Journal cover Journal topic
Atmospheric Chemistry and Physics An interactive open-access journal of the European Geosciences Union
Atmos. Chem. Phys., 17, 4687-4709, 2017
https://doi.org/10.5194/acp-17-4687-2017
© Author(s) 2017. This work is distributed under
the Creative Commons Attribution 3.0 License.
Research article
11 Apr 2017
OMI air-quality monitoring over the Middle East
Michael P. Barkley1, Gonzalo González Abad2, Thomas P. Kurosu3, Robert Spurr4, Sara Torbatian5, and Christophe Lerot6 1Earth Observation Science Group, Department of Physics and Astronomy, University of Leicester, Leicester, UK
2Atomic and Molecular Physics Division, Harvard–Smithsonian Center for Astrophysics, Cambridge, Massachusetts, USA
3NASA Jet Propulsion Laboratory, Pasadena, California, USA
4RT Solutions Inc, Cambridge, Massachusetts, USA
5Air Quality Meteorologist, Air Quality Control Company (AQCC), Tehran, Iran
6Belgian Institute for Space Aeronomy (BIRA-IASB), Brussels, Belgium
Abstract. Using Ozone Monitoring Instrument (OMI) trace gas vertical column observations of nitrogen dioxide (NO2), formaldehyde (HCHO), sulfur dioxide (SO2), and glyoxal (CHOCHO), we have conducted a robust and detailed time series analysis to assess changes in local air quality for over 1000 locations (focussing on urban, oil refinery, oil port, and power plant targets) over the Middle East for 2005–2014. Apart from NO2, which is highest over urban locations, average tropospheric column levels of these trace gases are highest over oil ports and refineries. The highest average pollution levels over urban settlements are typically in Bahrain, Kuwait, Qatar, and the United Arab Emirates.

We detect 278 statistically significant and real linear NO2 trends in total. Over urban areas NO2 increased by up to 12 % yr−1, with only two locations showing a decreasing trend. Over oil refineries, oil ports, and power plants, NO2 increased by about 2–9 % yr−1. For HCHO, 70 significant and real trends were detected, with HCHO increasing by 2–7 % yr−1 over urban settlements and power plants and by about 2–4 % yr−1 over refineries and oil ports. Very few SO2 trends were detected, which varied in direction and magnitude (23 increasing and 9 decreasing). Apart from two locations where CHOCHO is decreasing, we find that glyoxal tropospheric column levels are not changing over the Middle East. Hence, for many locations in the Middle East, OMI observes a degradation in air quality over 2005–2014. This study therefore demonstrates the capability of OMI to generate long-term air-quality monitoring at local scales over this region.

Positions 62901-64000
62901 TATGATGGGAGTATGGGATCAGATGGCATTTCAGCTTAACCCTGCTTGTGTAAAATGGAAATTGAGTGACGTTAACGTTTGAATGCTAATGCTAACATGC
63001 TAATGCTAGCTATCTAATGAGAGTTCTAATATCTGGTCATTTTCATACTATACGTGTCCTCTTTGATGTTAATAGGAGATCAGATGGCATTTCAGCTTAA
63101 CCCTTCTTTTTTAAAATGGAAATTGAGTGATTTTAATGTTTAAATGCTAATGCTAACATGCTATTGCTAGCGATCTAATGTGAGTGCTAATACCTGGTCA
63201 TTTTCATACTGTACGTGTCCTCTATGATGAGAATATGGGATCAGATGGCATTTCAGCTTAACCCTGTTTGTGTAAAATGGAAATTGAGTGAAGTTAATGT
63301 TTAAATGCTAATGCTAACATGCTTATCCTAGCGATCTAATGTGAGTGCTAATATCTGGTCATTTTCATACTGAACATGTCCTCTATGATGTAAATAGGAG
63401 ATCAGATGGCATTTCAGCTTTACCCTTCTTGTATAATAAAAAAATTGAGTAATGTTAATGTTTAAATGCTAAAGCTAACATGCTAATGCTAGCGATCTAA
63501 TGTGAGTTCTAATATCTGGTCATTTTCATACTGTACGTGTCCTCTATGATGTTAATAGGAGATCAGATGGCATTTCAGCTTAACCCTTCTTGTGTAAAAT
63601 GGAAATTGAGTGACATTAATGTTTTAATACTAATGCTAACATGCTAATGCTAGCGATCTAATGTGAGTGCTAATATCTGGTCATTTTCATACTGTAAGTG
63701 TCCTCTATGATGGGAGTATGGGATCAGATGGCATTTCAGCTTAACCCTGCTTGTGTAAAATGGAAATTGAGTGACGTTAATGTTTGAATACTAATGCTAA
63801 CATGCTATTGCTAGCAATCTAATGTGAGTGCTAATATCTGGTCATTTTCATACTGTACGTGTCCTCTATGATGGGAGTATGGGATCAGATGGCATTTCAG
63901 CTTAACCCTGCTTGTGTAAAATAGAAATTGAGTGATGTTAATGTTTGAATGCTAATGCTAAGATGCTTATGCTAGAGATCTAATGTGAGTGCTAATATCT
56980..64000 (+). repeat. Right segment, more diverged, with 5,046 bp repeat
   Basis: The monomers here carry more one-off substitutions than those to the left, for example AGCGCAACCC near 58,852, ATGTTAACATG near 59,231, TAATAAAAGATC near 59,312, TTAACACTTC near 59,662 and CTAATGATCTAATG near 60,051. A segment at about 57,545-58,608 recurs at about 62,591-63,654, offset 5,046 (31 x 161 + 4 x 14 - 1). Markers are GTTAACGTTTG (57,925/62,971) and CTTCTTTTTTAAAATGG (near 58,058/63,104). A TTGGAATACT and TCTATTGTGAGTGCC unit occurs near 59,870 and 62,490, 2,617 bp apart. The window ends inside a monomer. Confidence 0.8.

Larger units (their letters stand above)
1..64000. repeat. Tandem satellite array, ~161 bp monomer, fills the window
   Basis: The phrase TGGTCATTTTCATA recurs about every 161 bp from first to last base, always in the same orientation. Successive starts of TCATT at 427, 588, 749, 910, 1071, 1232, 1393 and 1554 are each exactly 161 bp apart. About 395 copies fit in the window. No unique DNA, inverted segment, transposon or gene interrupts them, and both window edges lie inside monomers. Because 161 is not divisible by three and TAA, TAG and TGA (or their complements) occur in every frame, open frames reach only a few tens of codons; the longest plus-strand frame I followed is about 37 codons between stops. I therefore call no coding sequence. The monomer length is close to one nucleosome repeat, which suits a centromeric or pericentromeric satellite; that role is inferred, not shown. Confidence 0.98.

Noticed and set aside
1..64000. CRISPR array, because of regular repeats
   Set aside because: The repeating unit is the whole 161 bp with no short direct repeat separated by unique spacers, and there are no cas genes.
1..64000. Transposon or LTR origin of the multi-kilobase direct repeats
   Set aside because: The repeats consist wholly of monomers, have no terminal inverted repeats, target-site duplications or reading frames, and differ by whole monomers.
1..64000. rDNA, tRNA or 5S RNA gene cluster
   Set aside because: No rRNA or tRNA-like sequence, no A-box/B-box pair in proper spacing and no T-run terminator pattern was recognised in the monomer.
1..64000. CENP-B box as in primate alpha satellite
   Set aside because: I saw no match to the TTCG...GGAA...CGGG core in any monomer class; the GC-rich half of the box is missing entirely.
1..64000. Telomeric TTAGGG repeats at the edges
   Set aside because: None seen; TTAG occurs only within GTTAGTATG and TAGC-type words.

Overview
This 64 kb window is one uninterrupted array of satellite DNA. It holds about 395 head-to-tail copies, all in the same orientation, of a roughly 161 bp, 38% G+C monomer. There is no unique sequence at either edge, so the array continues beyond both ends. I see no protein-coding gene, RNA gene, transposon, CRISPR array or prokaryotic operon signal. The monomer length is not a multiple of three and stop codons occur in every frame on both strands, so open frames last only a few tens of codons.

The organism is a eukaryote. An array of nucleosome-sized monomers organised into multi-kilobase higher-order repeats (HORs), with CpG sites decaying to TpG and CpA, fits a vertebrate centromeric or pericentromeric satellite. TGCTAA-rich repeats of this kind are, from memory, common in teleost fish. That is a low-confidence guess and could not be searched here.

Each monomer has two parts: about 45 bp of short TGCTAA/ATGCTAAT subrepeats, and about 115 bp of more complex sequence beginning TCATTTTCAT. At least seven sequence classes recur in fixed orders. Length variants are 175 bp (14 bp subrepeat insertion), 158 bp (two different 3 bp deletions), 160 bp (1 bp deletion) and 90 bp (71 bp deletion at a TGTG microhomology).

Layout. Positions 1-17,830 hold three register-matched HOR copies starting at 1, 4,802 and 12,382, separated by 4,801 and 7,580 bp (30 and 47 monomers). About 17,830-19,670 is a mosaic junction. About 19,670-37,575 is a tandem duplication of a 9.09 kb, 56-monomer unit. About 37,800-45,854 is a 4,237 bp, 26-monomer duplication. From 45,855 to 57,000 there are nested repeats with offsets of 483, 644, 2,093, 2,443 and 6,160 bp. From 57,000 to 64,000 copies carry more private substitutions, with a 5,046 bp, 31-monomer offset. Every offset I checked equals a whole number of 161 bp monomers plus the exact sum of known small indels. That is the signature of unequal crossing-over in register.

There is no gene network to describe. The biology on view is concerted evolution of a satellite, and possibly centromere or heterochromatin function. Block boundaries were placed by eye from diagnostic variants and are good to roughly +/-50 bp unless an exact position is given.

Citation: Barkley, M. P., González Abad, G., Kurosu, T. P., Spurr, R., Torbatian, S., and Lerot, C.: OMI air-quality monitoring over the Middle East, Atmos. Chem. Phys., 17, 4687-4709, https://doi.org/10.5194/acp-17-4687-2017, 2017.
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Short summary
Using Ozone Monitoring Instrument (OMI) trace gas vertical column observations of NO2, HCHO, SO2, and CHOCHO, we have conducted a robust and detailed time series analysis to assess changes in local air quality for over 1000 locations (focussing on urban, oil refinery, oil port, and power plant targets) over the Middle East for 2005–2014. We find that for many locations in the Middle East, OMI observes a degradation in air quality during this time period.
Using Ozone Monitoring Instrument (OMI) trace gas vertical column observations of NO2, HCHO,...
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